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A sidereal day is defined as approximately 23 hours, 56 minutes and 4.091 seconds. This is the time it takes for the Earth to complete one rotation relative to the vernal equinox. The solar day is equivalent to the time taken by the Earth so that the Sun is at its highest point after each day. This takes an average 24 hours. In the case of stars however, as they are so much farther away than the Sun, they return to the same point after every sidereal day. The sidereal day is also known as stellar day.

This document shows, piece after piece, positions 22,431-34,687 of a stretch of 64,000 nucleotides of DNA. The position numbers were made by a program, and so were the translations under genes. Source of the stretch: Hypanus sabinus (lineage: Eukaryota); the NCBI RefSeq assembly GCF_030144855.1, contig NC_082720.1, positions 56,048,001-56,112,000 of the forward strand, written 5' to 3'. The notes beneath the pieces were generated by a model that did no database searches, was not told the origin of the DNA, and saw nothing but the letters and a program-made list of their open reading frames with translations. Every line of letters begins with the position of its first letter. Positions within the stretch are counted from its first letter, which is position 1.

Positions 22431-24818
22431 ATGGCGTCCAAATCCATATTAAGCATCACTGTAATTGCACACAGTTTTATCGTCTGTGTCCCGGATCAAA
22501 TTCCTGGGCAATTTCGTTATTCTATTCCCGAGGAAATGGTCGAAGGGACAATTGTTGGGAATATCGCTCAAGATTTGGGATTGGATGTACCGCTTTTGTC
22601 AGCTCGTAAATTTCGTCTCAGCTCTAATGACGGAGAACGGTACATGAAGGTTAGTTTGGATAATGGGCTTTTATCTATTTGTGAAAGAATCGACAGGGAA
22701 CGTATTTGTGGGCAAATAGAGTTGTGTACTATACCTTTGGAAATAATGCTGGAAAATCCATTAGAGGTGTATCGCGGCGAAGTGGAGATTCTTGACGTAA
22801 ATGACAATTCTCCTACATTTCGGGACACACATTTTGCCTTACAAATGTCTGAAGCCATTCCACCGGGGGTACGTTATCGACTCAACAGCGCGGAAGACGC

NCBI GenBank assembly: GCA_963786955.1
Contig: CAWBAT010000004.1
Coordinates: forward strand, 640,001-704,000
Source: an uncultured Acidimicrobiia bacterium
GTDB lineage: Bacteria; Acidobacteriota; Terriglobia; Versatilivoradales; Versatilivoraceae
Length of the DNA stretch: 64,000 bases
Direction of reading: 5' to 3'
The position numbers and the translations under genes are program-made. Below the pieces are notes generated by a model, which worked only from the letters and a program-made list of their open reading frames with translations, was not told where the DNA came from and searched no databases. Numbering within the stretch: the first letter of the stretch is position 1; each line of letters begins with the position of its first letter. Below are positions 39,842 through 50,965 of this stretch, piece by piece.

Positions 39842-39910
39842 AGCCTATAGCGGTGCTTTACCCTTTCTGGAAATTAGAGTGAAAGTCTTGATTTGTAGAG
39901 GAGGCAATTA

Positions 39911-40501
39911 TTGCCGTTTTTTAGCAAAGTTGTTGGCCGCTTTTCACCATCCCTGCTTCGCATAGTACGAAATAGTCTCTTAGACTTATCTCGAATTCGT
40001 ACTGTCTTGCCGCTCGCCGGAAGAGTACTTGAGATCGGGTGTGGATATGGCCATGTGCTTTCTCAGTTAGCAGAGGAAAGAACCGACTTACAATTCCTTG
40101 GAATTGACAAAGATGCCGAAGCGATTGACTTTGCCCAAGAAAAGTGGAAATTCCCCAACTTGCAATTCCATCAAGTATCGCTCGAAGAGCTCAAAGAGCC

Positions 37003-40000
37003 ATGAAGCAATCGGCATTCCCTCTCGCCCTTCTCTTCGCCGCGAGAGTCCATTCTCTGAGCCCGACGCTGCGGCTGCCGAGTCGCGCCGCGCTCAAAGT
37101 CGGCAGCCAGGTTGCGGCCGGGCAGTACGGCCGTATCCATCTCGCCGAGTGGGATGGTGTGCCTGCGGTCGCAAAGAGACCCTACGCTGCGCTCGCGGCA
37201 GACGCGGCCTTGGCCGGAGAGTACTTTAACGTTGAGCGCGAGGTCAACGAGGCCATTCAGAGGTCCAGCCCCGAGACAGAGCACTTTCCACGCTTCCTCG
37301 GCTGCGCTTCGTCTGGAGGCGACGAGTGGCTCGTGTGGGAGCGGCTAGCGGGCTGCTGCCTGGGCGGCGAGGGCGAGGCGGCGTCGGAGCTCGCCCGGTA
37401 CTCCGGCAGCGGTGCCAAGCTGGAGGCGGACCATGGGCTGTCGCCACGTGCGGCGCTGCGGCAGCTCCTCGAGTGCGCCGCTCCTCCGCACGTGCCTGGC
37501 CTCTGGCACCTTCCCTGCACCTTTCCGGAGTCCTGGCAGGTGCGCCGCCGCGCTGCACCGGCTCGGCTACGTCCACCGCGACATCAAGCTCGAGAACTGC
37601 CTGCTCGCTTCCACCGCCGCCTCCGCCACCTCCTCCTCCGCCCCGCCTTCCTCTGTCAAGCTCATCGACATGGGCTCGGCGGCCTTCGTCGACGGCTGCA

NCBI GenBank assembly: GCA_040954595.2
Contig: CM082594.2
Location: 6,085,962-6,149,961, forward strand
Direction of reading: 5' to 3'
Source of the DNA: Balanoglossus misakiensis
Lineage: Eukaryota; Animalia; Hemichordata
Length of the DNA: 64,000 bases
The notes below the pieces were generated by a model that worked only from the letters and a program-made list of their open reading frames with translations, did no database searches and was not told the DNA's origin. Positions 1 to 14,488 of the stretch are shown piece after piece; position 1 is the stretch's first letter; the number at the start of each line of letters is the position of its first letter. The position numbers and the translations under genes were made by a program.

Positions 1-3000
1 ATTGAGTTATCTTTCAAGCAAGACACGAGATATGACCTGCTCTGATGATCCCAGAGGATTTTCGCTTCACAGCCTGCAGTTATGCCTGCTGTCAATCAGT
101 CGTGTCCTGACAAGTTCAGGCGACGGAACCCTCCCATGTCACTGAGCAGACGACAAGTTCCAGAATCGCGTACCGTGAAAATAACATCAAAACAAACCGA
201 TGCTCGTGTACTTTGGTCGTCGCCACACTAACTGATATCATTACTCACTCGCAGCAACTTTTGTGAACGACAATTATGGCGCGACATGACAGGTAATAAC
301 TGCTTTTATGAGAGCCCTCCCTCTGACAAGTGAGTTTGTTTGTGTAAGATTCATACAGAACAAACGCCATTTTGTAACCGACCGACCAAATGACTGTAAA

To keep track of which way to point telescopes while viewing the stars, the sidereal time is used. For geostationary satellites also, the orbit is chosen such that they complete one revolution around the Earth in one sidereal day.
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